Loyal users of Vise-Grip locking pliers were saddened to read that the Nebraska-bred tool line will soon be made in China. Most of the Internet chat I have seen expresses worry about a possible decline in the quality of the tools.
However, looking beyond the common theme of manufacturing moving to cheaper countries, I see another example of a small town losing a part of its history and identity.
DeWitt, Nebraska boasts on its town home page that it is “Home of Vise-Grip Tools.” In a town with only 650 residents, Irwin Industrial Tool, maker of Vice-Grip tools, was the key employer. But more than that, the town and the tool company’s history were intertwined from the early 1930’s when the Vise-Grip locking wrench was invented by a Danish immigrant to DeWitt named William Petersen.
The town website describes the lifeblood of the community as agriculture and the tool manufacturer, saying “DeWitt, while a town of only 650 people, is a community that has a lot going for it. It has made its mark worldwide through its good people, the products of the factory, and the purebred breeding stock of its specialized agricultural ventures.” I guess now they’re down to just agriculture.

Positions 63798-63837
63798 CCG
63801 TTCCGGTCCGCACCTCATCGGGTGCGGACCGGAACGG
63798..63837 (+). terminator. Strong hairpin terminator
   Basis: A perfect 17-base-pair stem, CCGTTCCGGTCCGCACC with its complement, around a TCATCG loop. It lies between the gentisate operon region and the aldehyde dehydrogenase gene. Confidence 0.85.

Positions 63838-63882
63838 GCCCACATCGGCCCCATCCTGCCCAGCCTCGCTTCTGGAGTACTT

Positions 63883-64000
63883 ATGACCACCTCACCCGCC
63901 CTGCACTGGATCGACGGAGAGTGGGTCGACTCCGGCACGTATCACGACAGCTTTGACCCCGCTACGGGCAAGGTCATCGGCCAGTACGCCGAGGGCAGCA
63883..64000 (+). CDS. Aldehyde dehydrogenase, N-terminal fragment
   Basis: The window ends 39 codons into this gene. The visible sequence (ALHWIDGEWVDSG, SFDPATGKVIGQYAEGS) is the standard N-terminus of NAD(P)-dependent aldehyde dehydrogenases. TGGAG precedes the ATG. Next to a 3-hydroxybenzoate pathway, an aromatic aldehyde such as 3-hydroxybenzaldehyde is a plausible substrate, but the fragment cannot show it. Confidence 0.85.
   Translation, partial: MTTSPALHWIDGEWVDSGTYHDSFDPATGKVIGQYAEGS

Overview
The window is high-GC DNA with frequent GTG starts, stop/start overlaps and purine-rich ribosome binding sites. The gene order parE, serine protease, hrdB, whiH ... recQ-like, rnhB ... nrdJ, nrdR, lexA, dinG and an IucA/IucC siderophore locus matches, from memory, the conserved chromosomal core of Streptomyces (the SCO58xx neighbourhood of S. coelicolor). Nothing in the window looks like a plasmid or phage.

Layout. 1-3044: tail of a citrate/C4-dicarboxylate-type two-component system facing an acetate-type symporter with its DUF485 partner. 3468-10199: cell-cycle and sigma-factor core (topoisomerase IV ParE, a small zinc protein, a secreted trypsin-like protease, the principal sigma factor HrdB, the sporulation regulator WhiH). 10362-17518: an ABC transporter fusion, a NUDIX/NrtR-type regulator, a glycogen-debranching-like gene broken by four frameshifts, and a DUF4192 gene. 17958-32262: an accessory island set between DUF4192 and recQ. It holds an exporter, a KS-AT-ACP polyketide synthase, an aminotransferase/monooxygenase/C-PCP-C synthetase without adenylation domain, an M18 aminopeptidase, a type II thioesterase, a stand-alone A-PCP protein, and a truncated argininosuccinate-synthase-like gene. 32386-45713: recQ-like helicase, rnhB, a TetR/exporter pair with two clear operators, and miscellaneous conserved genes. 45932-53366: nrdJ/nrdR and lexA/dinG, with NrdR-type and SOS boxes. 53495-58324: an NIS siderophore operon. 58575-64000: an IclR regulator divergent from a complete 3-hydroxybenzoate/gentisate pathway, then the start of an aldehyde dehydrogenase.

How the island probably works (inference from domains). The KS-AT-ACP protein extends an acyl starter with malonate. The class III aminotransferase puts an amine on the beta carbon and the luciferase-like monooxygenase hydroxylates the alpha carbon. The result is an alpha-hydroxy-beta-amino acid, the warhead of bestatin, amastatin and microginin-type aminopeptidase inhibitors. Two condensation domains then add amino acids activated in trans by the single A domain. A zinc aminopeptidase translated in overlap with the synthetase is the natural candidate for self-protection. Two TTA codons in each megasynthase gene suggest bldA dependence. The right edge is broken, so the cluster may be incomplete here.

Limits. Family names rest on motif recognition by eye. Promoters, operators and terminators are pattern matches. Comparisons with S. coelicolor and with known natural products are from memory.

The other oft-repeated story line is sale of the family-owned business in 1984, followed by a string of acquisitions and corporate ownerships, culminating in its current status as a subsidiary of Newell-Rubbermaid. Not surprising, really, that the folks at the corporate office can make the decision to take production to China, closing down the DeWitt factory and severing the long association between another little town and its home-grown manufacturing employer.